The first thing you want for yourself is an environment where you can freely screw up and make mistakes while working on the real internet. Pair.com offers a $20/month service with up to 20 separate databases for you to experiment with.
posted by migurski at 8:37 PM on August 10, 2011 [1 favorite]


To be honest, front-end is the future. Back-end database programmers are everywhere (including me), but the front-end is coming into the fore. Some of the stuff they are doing with JQuery and HTML5 is amazing, and it's totally the future.

I heard on a podcast that even future Window UI are going to be HTML5/Javascript.

You could learn back-end and be a small fish in a big sea, or become shit-hot at HTML5/Js, and rule the world.
posted by antiquark at 2:30 AM on August 11, 2011


I don't buy it, antiquark. The front-end has to have something to communicate with.
posted by sonic meat machine at 3:06 PM on August 11, 2011


sonic meat machine: It does, and back end is never going away, but the focus is moving more to the front end. Soon (now?) backends will just deliver JSON feeds to the front end.

The answer to "how do these websites work" will be %80 about Javascript, and %20 about backend/databases.
posted by antiquark at 3:34 PM on August 11, 2011


Wow -- thanks so much for all of your terrific answers. I've decided to go ahead and order some books on Python (thank you for your recommendation randomname25, the Zelle book is first on my list). Also, thanks to sonic meat machine for your second, more detailed comment -- I really found that overview helpful.
posted by lobbyist at 4:48 PM on August 11, 2011


Glad to help. :)

antiquark: My view of it is that the UI is sexy—you can truly do some amazing things with JavaScript these days—but the back end is where the value is. Give me a database without a UI, and I have value. Give me a UI without a database, and I have a pretty wireframe.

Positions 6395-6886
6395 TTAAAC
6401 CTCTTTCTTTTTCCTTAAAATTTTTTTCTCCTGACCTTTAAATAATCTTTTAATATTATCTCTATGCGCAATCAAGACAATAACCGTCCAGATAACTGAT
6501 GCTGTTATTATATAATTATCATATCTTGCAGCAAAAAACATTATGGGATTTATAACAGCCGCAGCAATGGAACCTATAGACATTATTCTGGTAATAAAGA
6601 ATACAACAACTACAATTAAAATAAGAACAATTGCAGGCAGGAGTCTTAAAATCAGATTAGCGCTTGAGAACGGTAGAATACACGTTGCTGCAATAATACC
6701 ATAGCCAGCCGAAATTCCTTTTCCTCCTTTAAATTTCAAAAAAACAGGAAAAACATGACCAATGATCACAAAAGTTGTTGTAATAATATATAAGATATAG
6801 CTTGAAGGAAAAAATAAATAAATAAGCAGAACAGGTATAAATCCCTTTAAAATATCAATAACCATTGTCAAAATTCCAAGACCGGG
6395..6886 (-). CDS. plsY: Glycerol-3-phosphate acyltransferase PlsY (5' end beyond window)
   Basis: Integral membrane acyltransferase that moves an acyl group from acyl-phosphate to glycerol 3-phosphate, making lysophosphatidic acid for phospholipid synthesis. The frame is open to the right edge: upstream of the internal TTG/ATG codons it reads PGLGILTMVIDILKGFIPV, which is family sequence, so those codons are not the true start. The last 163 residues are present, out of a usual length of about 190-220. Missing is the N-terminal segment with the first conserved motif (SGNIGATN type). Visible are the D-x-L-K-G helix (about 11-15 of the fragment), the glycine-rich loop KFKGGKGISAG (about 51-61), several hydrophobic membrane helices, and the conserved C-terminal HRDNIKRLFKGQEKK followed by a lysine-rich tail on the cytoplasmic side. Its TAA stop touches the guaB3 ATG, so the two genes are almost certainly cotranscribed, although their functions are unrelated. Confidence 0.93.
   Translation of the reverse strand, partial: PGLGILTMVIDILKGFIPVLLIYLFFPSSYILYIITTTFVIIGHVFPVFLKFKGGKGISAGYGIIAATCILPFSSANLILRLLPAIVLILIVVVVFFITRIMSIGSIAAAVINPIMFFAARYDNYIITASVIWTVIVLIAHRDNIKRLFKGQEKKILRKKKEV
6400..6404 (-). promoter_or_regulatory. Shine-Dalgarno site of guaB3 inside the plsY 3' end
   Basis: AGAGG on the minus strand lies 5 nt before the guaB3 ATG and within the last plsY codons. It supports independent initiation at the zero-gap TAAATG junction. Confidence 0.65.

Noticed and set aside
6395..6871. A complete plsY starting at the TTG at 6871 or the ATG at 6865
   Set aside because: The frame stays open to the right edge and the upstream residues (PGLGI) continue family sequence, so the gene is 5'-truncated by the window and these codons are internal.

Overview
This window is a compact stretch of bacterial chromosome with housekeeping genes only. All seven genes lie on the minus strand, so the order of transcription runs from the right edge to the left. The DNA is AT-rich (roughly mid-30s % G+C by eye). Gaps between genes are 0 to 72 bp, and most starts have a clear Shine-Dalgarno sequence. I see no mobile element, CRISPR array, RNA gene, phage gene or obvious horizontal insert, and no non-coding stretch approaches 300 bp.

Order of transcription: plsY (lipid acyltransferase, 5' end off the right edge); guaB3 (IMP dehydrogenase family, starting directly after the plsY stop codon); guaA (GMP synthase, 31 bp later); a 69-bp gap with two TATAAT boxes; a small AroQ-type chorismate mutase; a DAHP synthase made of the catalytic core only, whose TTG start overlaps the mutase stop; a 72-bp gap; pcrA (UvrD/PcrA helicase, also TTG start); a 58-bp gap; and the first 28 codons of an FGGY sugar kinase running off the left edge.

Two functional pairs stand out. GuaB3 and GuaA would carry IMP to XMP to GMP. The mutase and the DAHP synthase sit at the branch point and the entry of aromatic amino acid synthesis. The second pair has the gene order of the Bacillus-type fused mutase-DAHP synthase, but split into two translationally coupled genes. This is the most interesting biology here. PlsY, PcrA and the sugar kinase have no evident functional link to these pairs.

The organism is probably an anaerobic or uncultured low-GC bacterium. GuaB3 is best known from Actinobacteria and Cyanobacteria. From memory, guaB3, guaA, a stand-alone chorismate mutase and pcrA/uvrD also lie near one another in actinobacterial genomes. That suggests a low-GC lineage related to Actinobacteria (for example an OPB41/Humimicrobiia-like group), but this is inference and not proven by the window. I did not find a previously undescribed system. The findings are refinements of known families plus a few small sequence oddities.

posted by sonic meat machine at 5:41 PM on August 11, 2011


I have seen projects with beautiful user interfaces that emphasize user experience and leverage human-computer interaction... but are created on top of application logic that is made of sticks and glue that breaks whenever it is touched.

I have also seen the opposite where the back-end is amazingly elegant, scalable, and maintainable. High availability and failover is seemless. Data is replicated smoothly... but has the equivalent of a 1990s-based Geocities-quality front-end.

For the OP, if your goal is to have a foundational-based understanding of back-end application logic, it doesn't particularly matter which language you do your deep diving (Ruby, Python, Java, C#). Try to understand and build upon the foundation concepts.

* Work through creating a data model (schema creation, SQL CREATE, INSERT, UPDATE)
* Functional and maintainable application logic to access that data (Usually via some form of object-relational modeling or rolling your own if you absolutely have no other choice)
* How this data gets passed to and from the presentation layer (Understanding how HTTP protocol requests and responses work, AJAX which works off the same foundational idea)
* Finally render the data with simplicity in mind to enable an end-user to be most effective (HTML, CSS, Javascript).

Keep your first project simple because it will be significantly more effort than you might envision. You can also modify and build upon this initial project to add more features or create additional enhancements with the new knowledge you acquire.
posted by seppyk at 9:19 AM on August 15, 2011